Crimea-Based Formations (“Aksionovtsy”): The most well-known entities of this type are PMC “Konvoy” and the “Livadia” battalion. These formations are nominally subordinated to Sergey “Goblin” Aksyonov, the Moscow-appointed head of illegally annexed Crimea. Russian sources claim that Konvoy is essentially part of the BARS system. When recruits join Konvoy, they sign two contracts: one with the PMC itself and another with the Russian MoD. Some Konvoy commanders are reportedly former members of the Wagner Group (, March 23, 2023).

While these formations are formally subordinated to the Russian MoD, three critical factors tie them informally to Crimea’s Kremlin-appointed officials. First, Konvoy and Livadia consist entirely of Russian residents of the peninsula. As a result, there may be a bond between Aksyonov, who has lived in Crimea since 1989, and these mercenary formations based on a sense of “local patriotism” and self-identification. Second, investigative journalists have claimed that funds from the Crimean government’s budget, largely controlled by Aksyonov, finance these groups’ operations. This link strengthens direct ties between Konvoy and Livasdia and the Moscow-appointed head of Crimea (, March 22, 2023). Third, Aksyonov has been vigorously using local, Kremlin-backed information resources, such as the television channel Krym-24, to run recruitment campaigns and entice locals to join Konvoy (BBC, November 20, 2023).

Although difficult to ascertain, the professionalism and preparedness of these mercenary formations highlight their potential role in future operations. Earlier reports confirm these structures possess heavy armor and modern electronic warfare capabilities. This aspect might contribute to these formations taking on a more mechanized component (, March 16, 2023). Some outlets have reported that Konstantin Pikalov, one of Prigozhin’s closest associates who reportedly oversaw Wagner’s operations in Africa, was spotted training with Konvoy in early 2023 (, March 23, 2023). The chance that some former Wagnerites have or will join these Crimea-based mercenary entities points to a high level of professionalism and preparedness to take on more complicated tasks.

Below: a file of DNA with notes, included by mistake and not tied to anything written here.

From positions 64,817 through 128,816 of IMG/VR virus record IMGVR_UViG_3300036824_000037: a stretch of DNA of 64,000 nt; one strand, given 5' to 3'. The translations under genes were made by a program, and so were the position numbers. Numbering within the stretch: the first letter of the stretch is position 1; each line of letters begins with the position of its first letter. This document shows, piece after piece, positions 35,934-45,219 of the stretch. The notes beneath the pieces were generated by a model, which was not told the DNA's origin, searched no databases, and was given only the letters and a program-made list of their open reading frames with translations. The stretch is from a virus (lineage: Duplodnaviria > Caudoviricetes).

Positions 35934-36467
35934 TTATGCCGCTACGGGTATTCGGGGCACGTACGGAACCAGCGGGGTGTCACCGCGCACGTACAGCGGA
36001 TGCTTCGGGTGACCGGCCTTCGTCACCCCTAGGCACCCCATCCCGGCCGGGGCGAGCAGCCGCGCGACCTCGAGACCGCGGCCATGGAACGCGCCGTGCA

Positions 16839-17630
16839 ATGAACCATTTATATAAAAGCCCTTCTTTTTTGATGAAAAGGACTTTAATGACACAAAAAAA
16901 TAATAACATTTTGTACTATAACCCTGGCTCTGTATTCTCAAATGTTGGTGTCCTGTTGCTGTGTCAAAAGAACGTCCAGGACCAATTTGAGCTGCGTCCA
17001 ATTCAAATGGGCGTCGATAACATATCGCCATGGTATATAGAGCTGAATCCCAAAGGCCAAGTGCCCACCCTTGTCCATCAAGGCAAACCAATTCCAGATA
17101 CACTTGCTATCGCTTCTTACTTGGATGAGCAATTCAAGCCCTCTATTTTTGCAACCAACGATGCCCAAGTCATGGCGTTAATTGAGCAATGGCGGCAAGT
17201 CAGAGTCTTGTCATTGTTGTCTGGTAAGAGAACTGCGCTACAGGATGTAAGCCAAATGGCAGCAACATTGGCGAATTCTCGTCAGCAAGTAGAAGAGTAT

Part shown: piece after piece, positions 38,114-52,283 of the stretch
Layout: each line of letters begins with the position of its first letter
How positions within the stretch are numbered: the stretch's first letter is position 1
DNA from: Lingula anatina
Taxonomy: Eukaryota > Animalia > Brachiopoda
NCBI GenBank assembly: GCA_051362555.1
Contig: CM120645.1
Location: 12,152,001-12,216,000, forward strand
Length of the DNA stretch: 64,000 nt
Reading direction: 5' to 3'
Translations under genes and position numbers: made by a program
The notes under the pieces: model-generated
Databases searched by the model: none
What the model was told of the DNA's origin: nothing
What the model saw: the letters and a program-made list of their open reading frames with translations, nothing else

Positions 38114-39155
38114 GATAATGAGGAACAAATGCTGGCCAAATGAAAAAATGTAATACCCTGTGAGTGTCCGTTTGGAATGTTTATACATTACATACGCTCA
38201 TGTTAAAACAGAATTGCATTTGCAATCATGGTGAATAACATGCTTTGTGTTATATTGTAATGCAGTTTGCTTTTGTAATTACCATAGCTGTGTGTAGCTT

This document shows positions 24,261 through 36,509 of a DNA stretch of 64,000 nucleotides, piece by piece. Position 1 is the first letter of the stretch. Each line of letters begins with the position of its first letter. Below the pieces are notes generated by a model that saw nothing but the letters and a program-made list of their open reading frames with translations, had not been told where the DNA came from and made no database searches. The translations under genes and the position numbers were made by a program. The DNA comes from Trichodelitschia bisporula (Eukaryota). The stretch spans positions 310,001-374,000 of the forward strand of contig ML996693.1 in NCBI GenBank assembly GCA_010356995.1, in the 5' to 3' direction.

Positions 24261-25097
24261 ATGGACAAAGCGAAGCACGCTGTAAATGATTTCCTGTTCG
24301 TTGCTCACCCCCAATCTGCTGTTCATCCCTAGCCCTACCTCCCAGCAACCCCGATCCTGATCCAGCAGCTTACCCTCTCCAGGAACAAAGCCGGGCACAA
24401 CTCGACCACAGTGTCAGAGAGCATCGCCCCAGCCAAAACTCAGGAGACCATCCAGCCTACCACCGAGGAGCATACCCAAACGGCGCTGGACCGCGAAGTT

Belgorod-Based Territorial Defense Units: Between December 2022 and July 2023, at least two new regiments (eight battalions) of Russia’s Territorial Defense Forces were formed (RIA Novosti, July 5, 2023). The local governor of Belgorod Oblast, Viacheslav Gladkov, led these efforts (, January 16, 2023). Earlier, Gladkov allegedly had been in conflict with Prigozhin regarding the construction of fortifications in the region. The governor proposed creating a zasechnaya cherta (a series of fortifications established in medieval Moskovia to defend against the Mongol invaders) on the border between Belgorod Oblast and Ukraine (RBC, December 6, 2022).

The Belgorod-based territorial defense units are unlikely to become corollaries to the Crimea- or Chechnya-based paramilitary formations. This is premised on two main pillars. First, Gladkov’s personality, career, and life experience drastically differ from that of former gangster Aksyonov and Chechen warlord Ramzan Kadyrov (Meduza, June 8, 2023). Most likely, the governor’s paramilitarization of Belgorod is part of a public relations campaign to consolidate support and demonstrate to Moscow his tact in managing the situation along Belgorod’s border with Ukraine. Second, based on available information, the low level of training and lack of adequate material-technical equipment of the territorial defense units mean they would be unable to undertake any serious operations (, July 25, 2023; Meduza, August 2, 2023). For now, these formations should be viewed as image-building tools for local political elites rather than serious paramilitary forces.

Kursk-Based Units: In December 2022, paramilitary formations began to be created under the name of Patriot (a separate volunteer formation). Their primary task was to control the border area between Russia and Ukraine (TASS, December 7, 2022). Before his unsuccessful mutiny, Prigozhin had reportedly established cordial ties with the governor of Kursk Oblast, Roman Starovoyt, who reportedly trained with Wagner (, January 8, 2023). As of February 2023, the overall number of Kursk-based territorial defense units stood at 2,000, three times fewer than their number when they were first created. Little data is available on the level of professionalism and training, composition of forces, or equipment of these units (, February 27, 2023).